“You don’t have quite as much staffing,” said Forrester. “Your turnover ratio is lower. These people tend to be stickier. They stay longer. They just move to another apartment building. If somebody moves on one of these properties, they’re likely going to either buy a house or maybe move to a different part of the nation. So, your operating expenses tend to be 5% to 10% less and your revenue is a little bit higher.”
Current conditions in the capital markets may cast some uncertainty over SFR investor demand for the balance of 2022 and into early 2023. “We all know the capital markets are in turmoil. However, interest rates are increasing for BTR and SFR investors and multifamily investments in general,” said Forrester. “Overall multifamily sale prices, in my opinion, have probably plateaued for the time being. On a case-by-case basis, investments sales demand may begin to slip a little bit just because it’s more expensive to finance anything that you buy right now than it was in the past.”
Having said that, though, he added, “I’d like to think it’s proving out, at least so far, that the BTR/SFR segment of multifamily is likely to hold up as best as any part of the multifamily housing space, because of the significant rent growth going on in that sector and the increasing demand from a wider universe of investors to be in this space.”
“It’ll be an interesting second half of the year, as some investors have hit the pause button momentarily, since they don’t quite know what to do, said Forrester. “But, as we get clarity again, you’re going to see an ongoing trend toward investing in multifamily. Overall, I think it’s going to continue to be a favorite asset class. Secondly, I think single-family for-rent will do as well, or better, than other sectors of multifamily.”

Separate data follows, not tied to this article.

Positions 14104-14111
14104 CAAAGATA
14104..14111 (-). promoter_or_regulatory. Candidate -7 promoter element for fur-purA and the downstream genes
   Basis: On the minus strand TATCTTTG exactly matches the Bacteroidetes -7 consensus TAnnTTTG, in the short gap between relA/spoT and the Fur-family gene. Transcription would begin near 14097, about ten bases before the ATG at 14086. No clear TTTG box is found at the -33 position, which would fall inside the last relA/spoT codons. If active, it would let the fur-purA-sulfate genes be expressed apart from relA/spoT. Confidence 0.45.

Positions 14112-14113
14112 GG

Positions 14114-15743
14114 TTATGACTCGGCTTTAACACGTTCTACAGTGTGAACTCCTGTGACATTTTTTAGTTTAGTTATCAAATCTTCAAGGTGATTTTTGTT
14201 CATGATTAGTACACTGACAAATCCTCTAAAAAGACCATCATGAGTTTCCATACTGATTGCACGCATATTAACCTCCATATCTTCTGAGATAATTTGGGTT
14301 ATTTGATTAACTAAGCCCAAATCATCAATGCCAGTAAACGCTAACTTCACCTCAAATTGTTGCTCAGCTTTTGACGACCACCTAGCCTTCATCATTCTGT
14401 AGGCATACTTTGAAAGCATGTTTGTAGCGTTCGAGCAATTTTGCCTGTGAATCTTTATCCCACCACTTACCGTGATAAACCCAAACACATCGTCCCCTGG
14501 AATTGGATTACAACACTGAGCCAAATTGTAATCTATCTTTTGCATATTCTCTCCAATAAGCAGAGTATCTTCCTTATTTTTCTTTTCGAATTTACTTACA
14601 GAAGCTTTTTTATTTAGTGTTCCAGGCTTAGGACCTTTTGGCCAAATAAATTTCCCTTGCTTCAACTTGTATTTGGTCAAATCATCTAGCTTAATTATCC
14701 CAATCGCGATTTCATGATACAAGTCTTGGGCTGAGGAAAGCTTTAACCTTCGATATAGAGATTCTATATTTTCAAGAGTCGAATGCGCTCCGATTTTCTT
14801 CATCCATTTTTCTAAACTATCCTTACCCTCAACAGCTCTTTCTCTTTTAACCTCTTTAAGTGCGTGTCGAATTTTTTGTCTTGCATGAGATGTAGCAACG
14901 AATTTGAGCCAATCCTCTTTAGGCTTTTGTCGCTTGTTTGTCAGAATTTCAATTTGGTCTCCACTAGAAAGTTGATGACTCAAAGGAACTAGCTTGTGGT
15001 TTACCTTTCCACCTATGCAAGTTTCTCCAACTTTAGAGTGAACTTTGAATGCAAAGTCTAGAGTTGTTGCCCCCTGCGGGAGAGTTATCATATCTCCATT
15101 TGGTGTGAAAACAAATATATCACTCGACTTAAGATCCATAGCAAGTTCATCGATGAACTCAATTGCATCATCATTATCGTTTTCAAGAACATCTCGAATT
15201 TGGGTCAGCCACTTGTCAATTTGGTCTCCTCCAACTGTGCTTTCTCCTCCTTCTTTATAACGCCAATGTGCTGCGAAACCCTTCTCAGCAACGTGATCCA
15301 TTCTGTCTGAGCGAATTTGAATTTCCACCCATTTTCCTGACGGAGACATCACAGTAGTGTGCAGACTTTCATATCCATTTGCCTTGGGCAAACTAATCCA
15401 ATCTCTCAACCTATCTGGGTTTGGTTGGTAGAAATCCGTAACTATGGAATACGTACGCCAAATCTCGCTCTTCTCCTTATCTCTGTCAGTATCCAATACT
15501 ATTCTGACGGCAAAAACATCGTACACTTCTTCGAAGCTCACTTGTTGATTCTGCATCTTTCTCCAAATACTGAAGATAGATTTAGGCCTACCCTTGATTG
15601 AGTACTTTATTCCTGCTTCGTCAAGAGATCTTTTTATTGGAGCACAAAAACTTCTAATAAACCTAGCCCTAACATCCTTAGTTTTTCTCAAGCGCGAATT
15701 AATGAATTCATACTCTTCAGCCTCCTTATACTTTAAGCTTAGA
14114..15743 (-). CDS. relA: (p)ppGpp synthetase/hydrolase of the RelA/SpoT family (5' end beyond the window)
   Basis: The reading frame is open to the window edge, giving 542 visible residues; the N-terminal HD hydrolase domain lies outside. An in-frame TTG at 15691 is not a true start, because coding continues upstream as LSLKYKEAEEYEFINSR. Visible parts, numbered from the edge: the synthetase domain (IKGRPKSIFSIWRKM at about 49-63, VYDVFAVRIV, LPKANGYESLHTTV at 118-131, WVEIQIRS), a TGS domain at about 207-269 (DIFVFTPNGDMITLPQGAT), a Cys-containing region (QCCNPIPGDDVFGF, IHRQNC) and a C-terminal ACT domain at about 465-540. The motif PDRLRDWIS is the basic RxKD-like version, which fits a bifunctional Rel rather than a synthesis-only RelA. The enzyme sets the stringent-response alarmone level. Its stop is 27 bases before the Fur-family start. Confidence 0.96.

Forrester concluded, “The difference compared with 2021 is that near-term investment demand will likely come from investors that are lower leveraged, whether it be institutional or very strong private capital as opposed to higher leveraged investment capital. So, these investors are likely less sensitive to ongoing increases & volatility in interest rates because they’re more focused on long-term appreciation and increases in cash flow coming from rent growth and ongoing operations.”
“My crystal ball is not that great, but I think in at least the near term, multifamily is still going to be a very good place to be,” he continued. “We may just have more variety in the participants owning in this space, compared to what we had over the past two or three years.”
Paul Bubny serves as Senior Content Director for Connect Commercial Real Estate, a role to which he brings 13-plus years’ experience covering the commercial real estate industry and 30-plus years in business-to-business journalism. In this capacity, he oversees daily operations while also reporting on both local/regional markets and national trends, covering individual transactions across all property types, as well as delving into broader subject matter. He produces 15-20 daily news stories per day and works with the Connect team and clients to develop longer-form content, ranging from Q&As to thought-leadership pieces.
Prior to joining Connect, Paul was Managing Editor for both Real Estate Forum and GlobeSt.com at American Lawyer Media, where he oversaw operations at both publications while also producing daily news and feature-length articles. His tenure in B2B publishing stretches back into the print era, and he has served as Editor in Chief on four national trade publications.
Since 1999, Paul has volunteered as the newsletter editor of passenger rail advocacy groups (one national, one local).